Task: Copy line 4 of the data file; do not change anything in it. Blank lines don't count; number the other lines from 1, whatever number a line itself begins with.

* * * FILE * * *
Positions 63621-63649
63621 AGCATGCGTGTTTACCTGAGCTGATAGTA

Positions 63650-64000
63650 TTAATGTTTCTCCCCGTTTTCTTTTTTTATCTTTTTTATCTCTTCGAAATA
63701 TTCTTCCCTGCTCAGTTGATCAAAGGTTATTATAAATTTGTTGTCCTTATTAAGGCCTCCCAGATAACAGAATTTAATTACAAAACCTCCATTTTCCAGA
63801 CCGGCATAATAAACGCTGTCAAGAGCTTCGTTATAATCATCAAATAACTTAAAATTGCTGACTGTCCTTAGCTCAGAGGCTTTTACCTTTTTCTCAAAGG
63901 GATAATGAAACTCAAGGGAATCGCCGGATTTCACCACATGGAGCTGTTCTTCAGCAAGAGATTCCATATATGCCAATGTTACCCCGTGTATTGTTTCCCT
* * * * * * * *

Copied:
63650 TTAATGTTTCTCCCCGTTTTCTTTTTTTATCTTTTTTATCTCTTCGAAATA